The Town of New Castle, New York has adopted a comprehensive green building law that is designed to create a more sustainable community by incorporating green building measures into the design, construction, and maintenance of buildings. The New Castle Town Board voted unanimously to adopt the law on December 13, 2011.
The green building law adopts the U.S. Green Building Council’s LEED for New Construction rating system and requires that new construction and major modifications to municipal, commercial, and high-rise multi-family residential buildings over 5,000 square feet meet the requirements for a Silver rating under LEED. The law does not apply to single or two-family dwellings, which are already subject to EPA’s Energy Star requirements pursuant to Town law.
Town Supervisor Barbara Gerrard said, “We expect the law to conserve resources, reduce construction waste, reduce the amount of energy used to build and maintain buildings, and reduce greenhouse gas emissions. We believe it will produce economic benefits in energy and water savings and health benefits in good indoor air quality for the owners and occupants of buildings subject to the law.”
The Town of New Castle, in Westchester County, includes the hamlets of Chappaqua and Millwood. New Castle has a record of leadership in sustainability. In 2008, it was the first municipality to be named a New York State Department of Environmental Conservation Climate Smart Community, and it is a member of ICLEI, an organization of local governments and associations that have made a unique commitment to sustainability. The green building law supports these efforts as well as New Castle’s 2011 Climate Action Plan and its goal of reducing greenhouse gas emissions by 20% below 2005 levels by 2015.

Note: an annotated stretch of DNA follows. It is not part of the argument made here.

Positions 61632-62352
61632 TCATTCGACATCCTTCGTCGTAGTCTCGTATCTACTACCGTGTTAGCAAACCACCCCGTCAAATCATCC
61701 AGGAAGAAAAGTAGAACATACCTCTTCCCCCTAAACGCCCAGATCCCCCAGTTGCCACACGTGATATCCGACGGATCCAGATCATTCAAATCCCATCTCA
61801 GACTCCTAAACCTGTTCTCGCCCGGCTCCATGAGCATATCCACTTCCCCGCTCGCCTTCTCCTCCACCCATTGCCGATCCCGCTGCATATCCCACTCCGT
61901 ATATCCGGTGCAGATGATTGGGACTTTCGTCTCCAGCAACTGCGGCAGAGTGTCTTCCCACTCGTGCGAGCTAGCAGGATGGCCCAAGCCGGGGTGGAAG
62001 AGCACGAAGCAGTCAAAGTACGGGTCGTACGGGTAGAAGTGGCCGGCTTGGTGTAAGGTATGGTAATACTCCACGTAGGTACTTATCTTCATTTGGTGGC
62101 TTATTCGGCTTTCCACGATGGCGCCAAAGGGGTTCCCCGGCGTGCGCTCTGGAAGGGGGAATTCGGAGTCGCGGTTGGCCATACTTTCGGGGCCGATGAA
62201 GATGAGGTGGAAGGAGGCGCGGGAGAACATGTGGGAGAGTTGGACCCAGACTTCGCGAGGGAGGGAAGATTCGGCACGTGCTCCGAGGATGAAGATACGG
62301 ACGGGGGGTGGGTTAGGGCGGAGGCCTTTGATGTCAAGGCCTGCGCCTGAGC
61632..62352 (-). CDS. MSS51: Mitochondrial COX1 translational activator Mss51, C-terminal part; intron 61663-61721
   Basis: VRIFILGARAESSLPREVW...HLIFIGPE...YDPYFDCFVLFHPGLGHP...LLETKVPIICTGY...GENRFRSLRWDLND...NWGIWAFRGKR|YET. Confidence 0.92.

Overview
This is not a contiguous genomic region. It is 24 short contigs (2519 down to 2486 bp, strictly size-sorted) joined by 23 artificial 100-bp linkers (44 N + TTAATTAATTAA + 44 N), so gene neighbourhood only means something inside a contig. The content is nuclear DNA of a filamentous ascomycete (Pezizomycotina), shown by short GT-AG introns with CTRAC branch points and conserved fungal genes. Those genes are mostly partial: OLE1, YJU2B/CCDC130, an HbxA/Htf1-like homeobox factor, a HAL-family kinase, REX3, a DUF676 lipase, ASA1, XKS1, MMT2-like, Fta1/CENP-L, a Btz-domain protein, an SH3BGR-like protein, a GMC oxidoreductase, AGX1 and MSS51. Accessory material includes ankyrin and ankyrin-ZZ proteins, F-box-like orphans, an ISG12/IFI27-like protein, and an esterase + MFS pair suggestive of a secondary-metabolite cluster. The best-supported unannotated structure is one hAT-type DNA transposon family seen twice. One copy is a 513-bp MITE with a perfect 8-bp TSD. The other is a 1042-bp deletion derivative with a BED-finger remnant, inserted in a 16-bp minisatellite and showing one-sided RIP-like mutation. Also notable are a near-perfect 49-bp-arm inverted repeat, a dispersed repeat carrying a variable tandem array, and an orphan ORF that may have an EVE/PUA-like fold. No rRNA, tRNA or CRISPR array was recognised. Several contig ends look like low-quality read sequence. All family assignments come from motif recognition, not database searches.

The town received assistance in drafting the law from Columbia Law School’s Center for Climate Change Law. The Center has launched a Model Municipal Ordinance Project that creates best practices for municipalities that want to adopt ordinances concerning green buildings, small scale solar, and commercial wind facilities. These model ordinances enable local governments to save time and resources as well as to avoid common drafting problems and legal pitfalls. For more information, including copies of the model ordinances and accompanying legal commentaries, please visit: http://www.law.columbia.edu/centers/climatechange/resources/municipal